The iconic jazz musician receives an adoring biography as unconventional and compelling as its subject.
As music journalist Clark notes, Dave Brubeck (1920-2012), “thoughtful and sensitive as he was, had been changed as a musician and as a man by the troubled times through which he lived and during which he produced…optimistic, life-enhancing art.” The author eschews a standard, chronological narrative in favor of a forensic analysis of classic Brubeck cuts like “Take Five,” “Blue Rondo á la Turk,” “Unsquare Dance,” and many more. Just as many jazz greats used modest chord progressions to underpin their masterpieces, Clark employs a throughline of his own involving the 10 days he spent interviewing Brubeck on tour in the spring of 2003 to achieve something beyond the run-of-the-mill biography. The author is “riffing” like his musical idols when he writes about Brubeck’s penchant for “polytonality” and “polyrhythms.” A typical example of his exhaustive musing: “Laying arpeggios on thick, Brubeck recapped his theme as Benjamin’s ‘arco’ bass seesawed through the texture, spiraling around the rich chromaticism with an intense throbbing tone that projected like a whole section of cellos.” However fascinating his subject’s artistry may be, delving so deeply into the DNA of Brubeck’s decadeslong musical catalog does have the potential to alienate more casual music fans. Thankfully, Clark also hits all the right biographical notes along the way, including Brubeck’s time in the Army; his early days studying at Mills College in Oakland under the tutelage of Darius Milhaud; his efforts to steer clear of mobster Morris Levy, who was heavily involved in the 1950s jazz scene; his defiance of Jim Crow segregation in the South; and his deft leading of his Dave Brubeck Quartet to superstardom. The mix of musicology and biography allows Clark to paint an imitate portrait of Brubeck as a man of great personal and artistic integrity, and that may not have been possible if the author had simply stuck to a traditional score.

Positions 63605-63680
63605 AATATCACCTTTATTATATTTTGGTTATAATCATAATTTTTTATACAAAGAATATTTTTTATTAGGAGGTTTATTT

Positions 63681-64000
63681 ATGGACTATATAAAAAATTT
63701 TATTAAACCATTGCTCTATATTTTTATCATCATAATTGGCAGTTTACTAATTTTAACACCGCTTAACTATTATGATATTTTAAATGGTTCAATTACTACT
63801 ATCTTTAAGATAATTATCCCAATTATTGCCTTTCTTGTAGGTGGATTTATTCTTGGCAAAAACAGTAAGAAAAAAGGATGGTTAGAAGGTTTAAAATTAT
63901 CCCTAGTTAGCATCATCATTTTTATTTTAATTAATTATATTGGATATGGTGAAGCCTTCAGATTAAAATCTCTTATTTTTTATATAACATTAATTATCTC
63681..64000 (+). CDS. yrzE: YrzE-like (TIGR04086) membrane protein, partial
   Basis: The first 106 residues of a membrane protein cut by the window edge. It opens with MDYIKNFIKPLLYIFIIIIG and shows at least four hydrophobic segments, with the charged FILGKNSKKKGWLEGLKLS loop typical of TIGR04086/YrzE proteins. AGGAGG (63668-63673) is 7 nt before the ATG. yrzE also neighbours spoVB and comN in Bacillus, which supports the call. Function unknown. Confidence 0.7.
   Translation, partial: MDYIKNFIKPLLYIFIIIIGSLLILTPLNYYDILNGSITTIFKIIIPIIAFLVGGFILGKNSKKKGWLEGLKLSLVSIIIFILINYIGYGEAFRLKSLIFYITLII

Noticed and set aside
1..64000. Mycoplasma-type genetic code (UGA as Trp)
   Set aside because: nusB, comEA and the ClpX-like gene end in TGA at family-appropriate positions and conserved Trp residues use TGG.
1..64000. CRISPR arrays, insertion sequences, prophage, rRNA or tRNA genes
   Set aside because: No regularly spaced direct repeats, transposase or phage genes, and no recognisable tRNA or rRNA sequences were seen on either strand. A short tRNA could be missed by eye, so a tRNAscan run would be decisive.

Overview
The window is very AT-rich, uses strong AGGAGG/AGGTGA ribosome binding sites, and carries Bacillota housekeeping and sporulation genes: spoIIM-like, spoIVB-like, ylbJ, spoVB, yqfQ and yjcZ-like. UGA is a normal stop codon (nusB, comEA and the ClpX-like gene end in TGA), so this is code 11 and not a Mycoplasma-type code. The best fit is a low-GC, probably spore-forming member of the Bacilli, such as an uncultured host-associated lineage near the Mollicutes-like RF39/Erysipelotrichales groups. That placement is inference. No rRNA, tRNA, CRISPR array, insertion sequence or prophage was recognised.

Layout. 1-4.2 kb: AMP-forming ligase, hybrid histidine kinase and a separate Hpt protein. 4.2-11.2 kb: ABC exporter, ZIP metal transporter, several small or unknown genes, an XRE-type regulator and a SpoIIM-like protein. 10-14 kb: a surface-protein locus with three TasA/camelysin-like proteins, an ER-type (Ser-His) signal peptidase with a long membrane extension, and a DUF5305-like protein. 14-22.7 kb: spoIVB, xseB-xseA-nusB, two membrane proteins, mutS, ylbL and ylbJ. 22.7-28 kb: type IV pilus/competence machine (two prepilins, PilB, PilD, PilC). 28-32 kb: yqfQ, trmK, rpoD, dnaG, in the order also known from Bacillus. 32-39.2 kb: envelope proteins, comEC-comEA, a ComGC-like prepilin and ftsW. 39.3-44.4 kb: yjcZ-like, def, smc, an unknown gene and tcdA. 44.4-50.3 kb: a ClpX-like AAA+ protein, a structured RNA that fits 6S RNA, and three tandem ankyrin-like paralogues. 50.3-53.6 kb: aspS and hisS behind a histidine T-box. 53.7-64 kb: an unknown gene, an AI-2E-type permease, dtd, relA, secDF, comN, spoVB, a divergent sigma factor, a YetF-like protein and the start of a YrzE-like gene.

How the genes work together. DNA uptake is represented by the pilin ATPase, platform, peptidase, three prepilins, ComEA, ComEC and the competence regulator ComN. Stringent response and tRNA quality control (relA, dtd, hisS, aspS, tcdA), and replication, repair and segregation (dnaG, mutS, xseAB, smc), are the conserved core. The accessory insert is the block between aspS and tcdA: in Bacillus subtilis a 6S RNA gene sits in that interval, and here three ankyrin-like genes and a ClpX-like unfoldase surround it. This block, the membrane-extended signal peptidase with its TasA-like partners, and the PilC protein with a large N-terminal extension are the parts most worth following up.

A nontraditional biography that sings despite its studious blocks of theory-heavy dissection.